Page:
• For students already performing at a high level of achievement, expected growth may be lower. Because test items on NWEA are independent of grade-level, high-achieving students will sometimes be have a few test items that involve content that they simply have not yet encountered, so the fact that they answer some of these items incorrectly is understandable.
  • In some cases a decline may still be in the range of the previous term’s score and may not truly be a decline.

Concerns about a student’s growth should be communicated to the teacher to check if this data is consistent with other classroom data. 

How is my child performing compared to other students in his or her grade-level?

There are several places on the Progress Report that will indicate grade-level comparison results:

  • PERCENTILE RANGE is the percentage of students nationwide who had a RIT score less than or equal to an individual student’s score. For example, if a student scored in the 75th percentile on a test, that student achieved a score that is higher than 75% of the other students who took the test. A score below the 21st percentile is considered low achievement, from the 21st to 40th is low average, from the 41st to 60th is average, from the 61st to 80th is high average, and over the 80th percentile indicates that a student is performing at a high level of achievement.
  • DISTRICT GRADE LEVEL MEAN RIT allows a comparison of a student's RIT score to the average RIT score for students in Noblesville Schools in the same grade and tested in the same term.
  • NORM GRADE LEVEL MEAN RIT allows a comparison of a student’s RIT score to the average RIT score for students in the same grade nationwide and tested in the same term.

How is my child performing in math & reading?

In the Goals Performance section of the Progress Report, a score for each goal area (topic or skill) included in the test is reported along with a goal range or descriptive adjective of the student’s score. The possible descriptors are Low (percentile < 21), LoAvg (percentile between 21 and 40), Avg (percentile between 41 and 60), HiAvg (percentile between 61 and 80), and High (percentile > 80). An asterisk (*) is displayed if the goal score could not be calculated due to too many items answered incorrectly or too few items available in the RIT range assessed. (Click on the images below to view skills within each goal area.)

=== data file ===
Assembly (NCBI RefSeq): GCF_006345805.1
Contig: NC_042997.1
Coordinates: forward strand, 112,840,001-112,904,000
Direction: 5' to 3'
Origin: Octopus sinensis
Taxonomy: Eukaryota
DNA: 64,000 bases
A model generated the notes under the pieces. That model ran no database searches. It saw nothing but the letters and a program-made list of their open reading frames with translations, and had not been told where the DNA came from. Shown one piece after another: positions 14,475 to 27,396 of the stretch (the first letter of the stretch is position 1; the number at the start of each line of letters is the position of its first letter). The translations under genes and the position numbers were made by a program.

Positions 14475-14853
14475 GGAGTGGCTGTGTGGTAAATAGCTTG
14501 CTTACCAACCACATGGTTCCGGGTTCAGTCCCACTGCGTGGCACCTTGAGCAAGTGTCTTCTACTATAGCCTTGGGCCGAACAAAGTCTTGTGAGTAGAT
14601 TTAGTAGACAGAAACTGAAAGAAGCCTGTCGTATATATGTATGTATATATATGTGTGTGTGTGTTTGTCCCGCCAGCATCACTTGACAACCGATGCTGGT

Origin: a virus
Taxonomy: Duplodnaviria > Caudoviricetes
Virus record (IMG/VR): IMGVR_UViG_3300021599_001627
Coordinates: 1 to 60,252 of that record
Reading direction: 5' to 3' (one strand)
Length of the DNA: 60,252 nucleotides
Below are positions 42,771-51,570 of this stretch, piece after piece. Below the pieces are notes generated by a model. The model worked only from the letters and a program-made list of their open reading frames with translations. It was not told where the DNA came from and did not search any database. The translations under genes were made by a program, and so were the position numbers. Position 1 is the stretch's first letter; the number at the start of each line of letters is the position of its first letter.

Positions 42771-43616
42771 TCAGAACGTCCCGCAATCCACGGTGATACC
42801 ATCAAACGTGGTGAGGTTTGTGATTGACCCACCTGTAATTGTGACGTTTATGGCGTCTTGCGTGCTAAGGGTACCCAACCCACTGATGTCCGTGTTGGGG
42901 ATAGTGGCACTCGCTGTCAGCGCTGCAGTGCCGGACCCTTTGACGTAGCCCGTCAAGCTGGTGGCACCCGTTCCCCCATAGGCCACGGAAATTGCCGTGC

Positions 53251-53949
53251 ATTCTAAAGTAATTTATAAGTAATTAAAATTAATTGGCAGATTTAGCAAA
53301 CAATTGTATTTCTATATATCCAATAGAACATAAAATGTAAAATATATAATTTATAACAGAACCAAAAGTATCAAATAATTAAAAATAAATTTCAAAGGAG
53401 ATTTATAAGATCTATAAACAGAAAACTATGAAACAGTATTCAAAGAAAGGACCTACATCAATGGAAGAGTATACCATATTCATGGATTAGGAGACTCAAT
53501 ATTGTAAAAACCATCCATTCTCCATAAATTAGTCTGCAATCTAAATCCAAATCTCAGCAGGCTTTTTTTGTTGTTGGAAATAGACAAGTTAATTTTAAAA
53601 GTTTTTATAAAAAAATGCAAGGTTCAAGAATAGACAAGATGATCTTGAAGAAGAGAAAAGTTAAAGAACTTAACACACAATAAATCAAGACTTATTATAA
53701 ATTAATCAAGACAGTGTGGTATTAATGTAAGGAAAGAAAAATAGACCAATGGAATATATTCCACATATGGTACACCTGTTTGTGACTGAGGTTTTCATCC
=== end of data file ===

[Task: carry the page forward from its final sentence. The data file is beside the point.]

MAP Growth K-2 Kindergarten - 2nd Grade  MAP Growth 2-5 2nd - 5th Grade  MAP Growth 6+ 6th - 8th Grade 
MPG Goals Performance
MAP 2-5 Goals Performance
MAP 6+ Goals Performance

Additional Resources

NWEA Parent Toolkit This website contains more information and resources for parents from NWEA. The website can be found HERE.  

NWEA Progress Report Explanation This document explains the sections found on a Student Progress Report. The document can be found HERE.

Student Achievement Percentile Tables This document is useful in correlating overall RIT scores with percentile ranks. In each set of tables, there is one table for each combination of content area (mathematics and reading) and term (fall, winter, spring). The status estimates take into account the number of instructional weeks preceding a test administration. The document can be found HERE.  

RIT Reference Charts The charts in this document show examples of the kinds of work students can do at various points along the MAP Growth RIT scale, assuming they have been exposed to the content. This type of information is helpful in supporting appropriate instruction. Please note that each subject area has a unique alignment to the RIT scale. As a result, scores between subjects are not equivalent. The document can be found HERE.  

MAP Growth K-2 to MAP Growth 2-5 Overview *NEW for 2022-23 School Year* Based on updated guidance from NWEA, all students in grades K-1 will take the MAP Growth K-2 assessment and all students in grades 2-5 will take the MAP Growth 2-5 assessment (unless IEP or ILP directs taking MAP Growth K-2). This document explains the differences between the K-2 and 2-5 tests and possible reasons why some students drop the first time that they take the MAP Growth 2-5 assessment. The document can be found HERE.  

MAP for College Exploration See where NWEA MAP Growth scores can take your students with this tool. The tool links to MAP scores for students in grades 5-9 to colleges and universities based on the median ACT scores of students who were admitted and enrolled in those institutions. This interactive website can be found HERE.